Southern New England waters
The Southern New England eco-region extends from the Great South Channel in the north to Hudson Canyon in the south, and from the coasts for Cape Cod, Rhode Island, and Connecticut to the continental shelf break (1). It includes a string of landforms created by glacial moraines: Long Island Sound, Block Island, Matha’s Vineyard, and Nantucket.
The diverse array of habitats found within the Southern New England marine region, and its position between cold-water and warm-water eco-regions, make it home to an exceptionally diverse array of fish species. The broad continental slope makes it a pathway for migratory species, including large pelagic fish, while the submarine canyons accommodate deep-water fish, and the estuarine areas dotting the coast sustain shallow-water fish and invertebrates. Historically, the region’s rivers supported large shad, eel, and salmon runs (3).
Most of the fish occurring in Southern New England waters are migrants: they move in a south or offshore in winter, and north or inshore with summer. About 15% of the fish species that use this ecosystem are northern and 75% are southern, causing some observers to group it withthe Mid-Atlantic Bight (2). Many southern species migrate here only in summer. Other species move inshore and offshore with the seasons. Cape Cod is considered a strong migration barrier and many of the inshore species in the Gulf of Maine do not appear in Southern New England, and vice-versa.
The region's mixing-bowl characteristics mean that it will be one of the first areas to see the impacts of climate change. Northern species present in this ecosystem, such as Atlantic cod and American lobster, are moving northward and out of this ecosystem, while southern species like croaker and blue crab, are expected to extend their range and become more prolific in this ecosystem. Climate change in Southern New England waters is causing a "reshuffling of the deck" in terms of the area's food webs.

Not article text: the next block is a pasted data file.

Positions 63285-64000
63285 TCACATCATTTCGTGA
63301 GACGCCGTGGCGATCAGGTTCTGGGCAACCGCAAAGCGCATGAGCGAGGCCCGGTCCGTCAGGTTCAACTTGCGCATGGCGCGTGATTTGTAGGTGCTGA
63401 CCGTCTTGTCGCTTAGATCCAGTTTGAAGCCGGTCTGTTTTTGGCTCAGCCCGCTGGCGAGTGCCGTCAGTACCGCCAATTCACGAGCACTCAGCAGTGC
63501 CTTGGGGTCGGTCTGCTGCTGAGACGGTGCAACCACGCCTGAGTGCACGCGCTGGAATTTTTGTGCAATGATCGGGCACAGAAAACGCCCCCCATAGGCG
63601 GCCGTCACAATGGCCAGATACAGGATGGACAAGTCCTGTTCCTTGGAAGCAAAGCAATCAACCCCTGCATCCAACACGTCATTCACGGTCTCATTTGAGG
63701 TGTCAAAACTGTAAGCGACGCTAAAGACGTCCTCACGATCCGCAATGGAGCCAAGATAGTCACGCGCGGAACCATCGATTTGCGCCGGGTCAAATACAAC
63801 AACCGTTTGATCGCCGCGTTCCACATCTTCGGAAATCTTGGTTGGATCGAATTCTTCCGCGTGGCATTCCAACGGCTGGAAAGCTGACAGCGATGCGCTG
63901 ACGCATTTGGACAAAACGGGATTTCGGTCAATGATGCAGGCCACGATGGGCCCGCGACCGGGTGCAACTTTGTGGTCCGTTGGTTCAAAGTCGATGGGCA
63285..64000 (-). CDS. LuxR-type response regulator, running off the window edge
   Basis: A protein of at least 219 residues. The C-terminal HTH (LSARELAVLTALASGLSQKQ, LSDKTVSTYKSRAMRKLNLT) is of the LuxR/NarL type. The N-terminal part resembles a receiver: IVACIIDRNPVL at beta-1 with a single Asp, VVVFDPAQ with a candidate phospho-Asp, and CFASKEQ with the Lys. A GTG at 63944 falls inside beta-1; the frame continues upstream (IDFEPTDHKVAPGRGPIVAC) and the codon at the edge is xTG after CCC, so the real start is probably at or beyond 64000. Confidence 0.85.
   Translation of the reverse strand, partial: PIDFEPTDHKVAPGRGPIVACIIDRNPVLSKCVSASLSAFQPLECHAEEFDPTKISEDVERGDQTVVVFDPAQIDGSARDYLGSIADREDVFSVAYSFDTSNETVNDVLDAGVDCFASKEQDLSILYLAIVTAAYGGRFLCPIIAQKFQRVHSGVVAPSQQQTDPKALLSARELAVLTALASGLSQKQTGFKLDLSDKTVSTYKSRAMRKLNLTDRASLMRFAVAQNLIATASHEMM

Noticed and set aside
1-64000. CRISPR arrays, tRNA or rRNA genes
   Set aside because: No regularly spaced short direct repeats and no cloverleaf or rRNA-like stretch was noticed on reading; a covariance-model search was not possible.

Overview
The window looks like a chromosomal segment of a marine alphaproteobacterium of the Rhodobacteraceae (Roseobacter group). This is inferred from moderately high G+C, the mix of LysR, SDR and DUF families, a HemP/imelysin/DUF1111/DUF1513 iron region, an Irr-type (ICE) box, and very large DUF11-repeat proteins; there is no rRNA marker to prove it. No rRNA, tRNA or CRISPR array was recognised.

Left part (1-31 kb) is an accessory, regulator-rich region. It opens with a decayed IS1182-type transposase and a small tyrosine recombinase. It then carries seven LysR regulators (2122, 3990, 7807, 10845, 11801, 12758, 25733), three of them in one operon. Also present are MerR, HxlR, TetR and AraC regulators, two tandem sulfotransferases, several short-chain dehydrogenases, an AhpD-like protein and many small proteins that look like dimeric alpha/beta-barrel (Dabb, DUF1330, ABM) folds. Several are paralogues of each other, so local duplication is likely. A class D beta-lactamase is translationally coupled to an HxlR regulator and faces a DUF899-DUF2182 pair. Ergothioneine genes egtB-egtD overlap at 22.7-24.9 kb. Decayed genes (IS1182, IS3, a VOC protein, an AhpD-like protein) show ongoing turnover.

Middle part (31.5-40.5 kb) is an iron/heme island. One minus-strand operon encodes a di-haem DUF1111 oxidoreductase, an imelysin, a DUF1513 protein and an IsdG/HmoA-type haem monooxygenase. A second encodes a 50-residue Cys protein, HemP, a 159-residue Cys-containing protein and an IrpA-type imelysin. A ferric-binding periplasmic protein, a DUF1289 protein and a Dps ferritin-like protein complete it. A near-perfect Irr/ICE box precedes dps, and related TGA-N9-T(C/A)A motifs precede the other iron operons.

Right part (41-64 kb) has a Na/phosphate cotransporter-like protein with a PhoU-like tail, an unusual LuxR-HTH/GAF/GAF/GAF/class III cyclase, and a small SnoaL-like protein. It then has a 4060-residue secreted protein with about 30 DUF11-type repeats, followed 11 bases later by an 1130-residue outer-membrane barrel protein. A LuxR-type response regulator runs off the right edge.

Studies of Narragansett Bay and Rhode Island Sound show significant shifts in this eco-region's ecological community over the last half-century (4). Once dominanted by finfish, the area is now dominated by invertebrates such as crab and squid. Once home to many demersal (bottom-dwelling) species, it is now characterized by an abundance of pelagics (species that dwell in the water column. The average size of fish has gotten smaller, and there has been a rise in seasonal warm-water fish like scup, butterfish, and squid. All of these change indicate a fundamental change has taken place in this eco-region, perhaps driven by water temperature, which increased 1.6 degrees during the late 20th century (4).
1. Cook and Auster 2007
2. Sherman et al 1996, cited in Cook and Auster
3. Green et al 2010